What is the only thing better than one 6-foot-6 shooting guard with an impeccable shooting stroke and an unstoppable ability to score?
Kentucky basketball’s opposition will be forced to prepare for the shooting guard duo of sophomore Aaron Harrison and freshman Devin Booker during the 2014-2015 college basketball campaign.
The Harrison twins will lead the backcourt for the Wildcats once again, with Aaron manning the two guard position. Harrison will look to resume his magnificent play from last March, a month in which his legendary performance alone would have certainly been worthy of an NBA draft selection.
But Harrison will not be a member of an NBA team next November. Like twin brother Andrew, Harrison was informed there was no guarantee he would have been selected in the first round. Harrison was likely told his play was too inconsistent and that he lacked quickness and defensive ability.
Harrison’s situation is similar to that of many college students. When an aspiring, undergraduate pre-medical student applies for the medical school of his dream and is told he is inadequate, that he lacks the skills to succeed at a higher level, the student has two options. He can view the criticism as the ultimate truth, collapse and relinquish his dream, or he can let the critique fuel him, improve and apply again the following year.
After Aaron Harrison’s dauntless display in March and April, when he cemented his legacy as the most clutch player in the history of the NCAA Tournament, it is clear rejection from the NBA and losing in the championship game will create an infuriated, passionate Aaron Harrison 2.0, one who is determined to be accepted into the graduate school that is the NBA.
The Big Blue Nation knows Harrison will be equipped with an even stronger work ethic, improved jump shot, and the experience of a 40-game season, but who is this new all-American backup shooting guard?
Devin Booker is from Moss Point High School in Mississippi and is one of the best shooters in the 2014 class. Booker could be the consistent, dagger-three drilling two guard the Wildcats have missed since the Doron Lamb days. Like Lamb, Booker is an incredibly accurate shooter, but unlike Lamb, Booker will tower over the opposition.
Standing 6-foot-6 at the shooting guard position is certainly advantageous. Booker can back down smaller defenders in the post or simply shoot over them. Consequently, Booker’s dominating height also means matchups with quicker guards could be a struggle. Like Harrison, Booker does not possess freakish quickness, but he is a smooth handler of the basketball, has a deadly step-back jump shot and the righty is the strongest off-hand finisher to adorn the Kentucky jersey since John Wall.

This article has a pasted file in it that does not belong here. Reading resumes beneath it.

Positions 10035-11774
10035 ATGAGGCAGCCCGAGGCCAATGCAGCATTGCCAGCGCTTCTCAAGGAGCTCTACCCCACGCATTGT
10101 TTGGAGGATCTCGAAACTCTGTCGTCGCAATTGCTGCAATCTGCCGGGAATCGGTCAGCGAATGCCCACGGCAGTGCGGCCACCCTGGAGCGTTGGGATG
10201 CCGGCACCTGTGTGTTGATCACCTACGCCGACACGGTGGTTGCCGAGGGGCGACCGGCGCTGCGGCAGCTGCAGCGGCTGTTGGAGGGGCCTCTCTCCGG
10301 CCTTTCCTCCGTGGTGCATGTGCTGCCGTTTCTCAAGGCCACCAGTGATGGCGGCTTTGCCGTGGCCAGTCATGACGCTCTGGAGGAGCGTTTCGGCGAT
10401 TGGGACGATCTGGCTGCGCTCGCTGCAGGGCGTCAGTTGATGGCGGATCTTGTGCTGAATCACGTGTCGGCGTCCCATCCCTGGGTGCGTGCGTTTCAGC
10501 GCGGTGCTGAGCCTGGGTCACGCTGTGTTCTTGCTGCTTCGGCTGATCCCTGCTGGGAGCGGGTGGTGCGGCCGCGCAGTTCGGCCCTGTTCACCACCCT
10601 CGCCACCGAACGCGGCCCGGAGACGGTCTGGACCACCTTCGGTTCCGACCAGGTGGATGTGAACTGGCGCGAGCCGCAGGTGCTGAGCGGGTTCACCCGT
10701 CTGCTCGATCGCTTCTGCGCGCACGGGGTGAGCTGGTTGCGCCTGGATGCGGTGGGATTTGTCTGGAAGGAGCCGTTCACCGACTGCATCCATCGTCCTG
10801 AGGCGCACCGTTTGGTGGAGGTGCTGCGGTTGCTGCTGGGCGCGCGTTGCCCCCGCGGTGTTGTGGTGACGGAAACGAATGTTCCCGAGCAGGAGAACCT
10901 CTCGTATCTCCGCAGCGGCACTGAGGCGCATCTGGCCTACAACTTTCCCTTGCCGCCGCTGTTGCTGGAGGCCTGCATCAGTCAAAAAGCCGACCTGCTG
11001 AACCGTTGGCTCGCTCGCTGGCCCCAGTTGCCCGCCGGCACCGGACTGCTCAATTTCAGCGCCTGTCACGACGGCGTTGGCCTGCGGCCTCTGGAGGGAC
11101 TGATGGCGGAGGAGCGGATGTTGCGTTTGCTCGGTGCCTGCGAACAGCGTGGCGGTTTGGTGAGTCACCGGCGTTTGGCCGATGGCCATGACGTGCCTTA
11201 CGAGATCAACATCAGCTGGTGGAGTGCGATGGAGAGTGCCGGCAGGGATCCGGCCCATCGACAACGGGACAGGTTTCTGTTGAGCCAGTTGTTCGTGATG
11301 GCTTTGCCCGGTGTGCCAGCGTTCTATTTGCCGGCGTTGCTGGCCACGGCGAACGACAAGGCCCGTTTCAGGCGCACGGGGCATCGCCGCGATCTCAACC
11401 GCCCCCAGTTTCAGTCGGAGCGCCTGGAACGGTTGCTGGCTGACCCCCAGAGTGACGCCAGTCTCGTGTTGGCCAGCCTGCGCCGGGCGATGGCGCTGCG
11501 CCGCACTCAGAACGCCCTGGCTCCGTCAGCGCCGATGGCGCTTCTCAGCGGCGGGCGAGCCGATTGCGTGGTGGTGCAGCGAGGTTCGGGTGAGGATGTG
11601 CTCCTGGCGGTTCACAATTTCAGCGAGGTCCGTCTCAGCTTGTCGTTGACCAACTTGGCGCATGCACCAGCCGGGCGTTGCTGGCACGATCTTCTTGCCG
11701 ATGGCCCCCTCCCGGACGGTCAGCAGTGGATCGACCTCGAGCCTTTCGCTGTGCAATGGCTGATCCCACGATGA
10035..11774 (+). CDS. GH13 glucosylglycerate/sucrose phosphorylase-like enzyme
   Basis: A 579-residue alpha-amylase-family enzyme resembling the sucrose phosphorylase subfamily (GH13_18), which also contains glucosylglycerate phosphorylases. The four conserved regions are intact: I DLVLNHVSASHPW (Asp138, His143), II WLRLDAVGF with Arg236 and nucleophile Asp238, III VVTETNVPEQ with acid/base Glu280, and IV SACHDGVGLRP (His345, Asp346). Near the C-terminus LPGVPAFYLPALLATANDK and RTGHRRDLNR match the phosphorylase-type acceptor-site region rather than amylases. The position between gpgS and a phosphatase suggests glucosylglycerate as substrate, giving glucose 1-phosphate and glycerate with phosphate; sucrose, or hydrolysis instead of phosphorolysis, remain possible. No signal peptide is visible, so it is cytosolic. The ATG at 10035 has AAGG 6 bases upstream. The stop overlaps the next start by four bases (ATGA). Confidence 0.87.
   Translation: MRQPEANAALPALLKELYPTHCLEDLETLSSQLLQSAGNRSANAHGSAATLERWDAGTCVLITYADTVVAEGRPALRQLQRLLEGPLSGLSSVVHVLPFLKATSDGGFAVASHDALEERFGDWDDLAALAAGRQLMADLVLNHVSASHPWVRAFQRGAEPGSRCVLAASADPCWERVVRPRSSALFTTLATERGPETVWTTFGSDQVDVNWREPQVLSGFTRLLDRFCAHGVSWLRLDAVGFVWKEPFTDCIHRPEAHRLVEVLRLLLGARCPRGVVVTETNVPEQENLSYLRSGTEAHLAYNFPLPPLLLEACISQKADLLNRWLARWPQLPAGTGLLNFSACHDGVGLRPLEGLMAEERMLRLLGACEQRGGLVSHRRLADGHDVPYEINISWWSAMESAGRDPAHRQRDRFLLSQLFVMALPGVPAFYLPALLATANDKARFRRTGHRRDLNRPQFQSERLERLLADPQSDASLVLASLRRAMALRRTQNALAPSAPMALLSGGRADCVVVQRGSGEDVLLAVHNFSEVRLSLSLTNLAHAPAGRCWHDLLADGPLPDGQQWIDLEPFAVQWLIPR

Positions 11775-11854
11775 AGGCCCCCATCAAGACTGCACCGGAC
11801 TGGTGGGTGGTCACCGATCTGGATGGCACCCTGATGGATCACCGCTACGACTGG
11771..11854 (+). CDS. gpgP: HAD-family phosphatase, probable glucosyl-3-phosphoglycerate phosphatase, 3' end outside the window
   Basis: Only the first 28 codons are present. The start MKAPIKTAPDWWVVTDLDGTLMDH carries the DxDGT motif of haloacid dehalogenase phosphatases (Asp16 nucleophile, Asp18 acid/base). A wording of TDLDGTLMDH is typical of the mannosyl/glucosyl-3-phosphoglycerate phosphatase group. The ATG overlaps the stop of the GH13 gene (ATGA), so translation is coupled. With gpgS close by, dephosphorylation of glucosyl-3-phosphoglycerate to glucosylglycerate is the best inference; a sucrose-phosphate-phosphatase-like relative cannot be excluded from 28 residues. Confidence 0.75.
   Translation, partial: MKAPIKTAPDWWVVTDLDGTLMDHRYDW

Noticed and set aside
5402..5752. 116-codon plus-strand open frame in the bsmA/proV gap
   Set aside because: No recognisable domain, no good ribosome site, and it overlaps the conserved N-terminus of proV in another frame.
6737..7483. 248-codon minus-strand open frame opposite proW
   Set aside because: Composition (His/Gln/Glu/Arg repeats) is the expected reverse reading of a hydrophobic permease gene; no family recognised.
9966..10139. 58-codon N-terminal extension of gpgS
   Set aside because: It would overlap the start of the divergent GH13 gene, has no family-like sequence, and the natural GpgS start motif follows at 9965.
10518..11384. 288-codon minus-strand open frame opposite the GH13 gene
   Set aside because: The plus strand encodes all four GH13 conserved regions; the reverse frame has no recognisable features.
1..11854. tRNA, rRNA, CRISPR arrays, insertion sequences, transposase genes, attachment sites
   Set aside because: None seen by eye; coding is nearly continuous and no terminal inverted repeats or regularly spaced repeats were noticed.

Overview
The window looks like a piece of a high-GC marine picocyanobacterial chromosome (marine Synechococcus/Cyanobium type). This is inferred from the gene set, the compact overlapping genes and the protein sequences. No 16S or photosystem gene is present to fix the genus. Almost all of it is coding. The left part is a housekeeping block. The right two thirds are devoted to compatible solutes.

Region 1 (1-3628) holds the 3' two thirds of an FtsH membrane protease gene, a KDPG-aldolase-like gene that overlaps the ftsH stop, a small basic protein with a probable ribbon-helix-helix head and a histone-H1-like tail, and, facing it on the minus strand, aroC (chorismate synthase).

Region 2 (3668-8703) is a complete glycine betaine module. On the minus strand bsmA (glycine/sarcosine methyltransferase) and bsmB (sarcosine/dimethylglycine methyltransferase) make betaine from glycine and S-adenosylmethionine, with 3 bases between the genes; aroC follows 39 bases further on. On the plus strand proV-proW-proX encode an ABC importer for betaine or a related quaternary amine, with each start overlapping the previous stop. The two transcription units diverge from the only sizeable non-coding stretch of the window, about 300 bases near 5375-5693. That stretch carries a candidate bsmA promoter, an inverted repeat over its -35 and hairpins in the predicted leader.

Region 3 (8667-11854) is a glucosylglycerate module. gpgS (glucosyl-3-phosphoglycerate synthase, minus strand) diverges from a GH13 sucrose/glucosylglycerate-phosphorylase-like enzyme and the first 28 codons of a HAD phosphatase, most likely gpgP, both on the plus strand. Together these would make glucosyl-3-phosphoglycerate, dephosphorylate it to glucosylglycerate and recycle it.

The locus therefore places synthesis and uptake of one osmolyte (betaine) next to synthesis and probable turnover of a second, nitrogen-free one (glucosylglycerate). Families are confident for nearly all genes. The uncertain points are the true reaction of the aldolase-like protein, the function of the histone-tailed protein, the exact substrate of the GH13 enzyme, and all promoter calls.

Booker’s release is picturesque, whether he fires a spot-up shot or steps back off the dribble. Booker can catch and shoot or create his own jump shot by the use of sheer force or basketball intelligence.
I cannot reiterate Booker’s accuracy enough. Booker can catch fire and get on the kind of hot streak former Wildcat Jodie Meeks provided for Kentucky basketball, and that is far from an opinion. After the first 11 games of his senior year, Booker was 21 for 21 from downtown.
Booker can light up the scoreboard for the Wildcat second unit next season, providing the bench points that were absent last year.
Or, (plot twist!) Booker could beat out junior Alex Poythress, who may be better suited as the sixth man, for the small forward position because of his size and scoring potential.
Or, (second plot twist!) Booker could see limited action, provide a spark during the NCAA Tournament and return for a sophomore season a la Marcus Lee. This is unlikely, given the points Booker could provide for a Wildcat team that lost 39.2 percent of its scoring with the departure of James Young and Julius Randle.
If Booker somehow cannot hang with this five-star studded Kentucky basketball team, the Wildcats still have the man who demoralized more teams with last-second three-point field goals than Adam Vinatieri.
Harrison’s increased college basketball experience will be beneficial, but I predict a focus on strengthening the facets of his game NBA scouts feel need improvement will be Harrison’s top priority this summer.
Harrison will improve his game even more, because the NBA draft is not the only goal he and his all-American teammates have in mind.
The Kentucky Wildcats will be loaded with prospects. The team will have ten prospects who could be selected in the NBA draft in 2015, including prospects who were part of the NCAA Tournament runner-up squad.
However, the most tantalizing prospect for the 2014-2015 season is the capture of the ninth championship banner.
To view the Kentucky point guard preview, click here.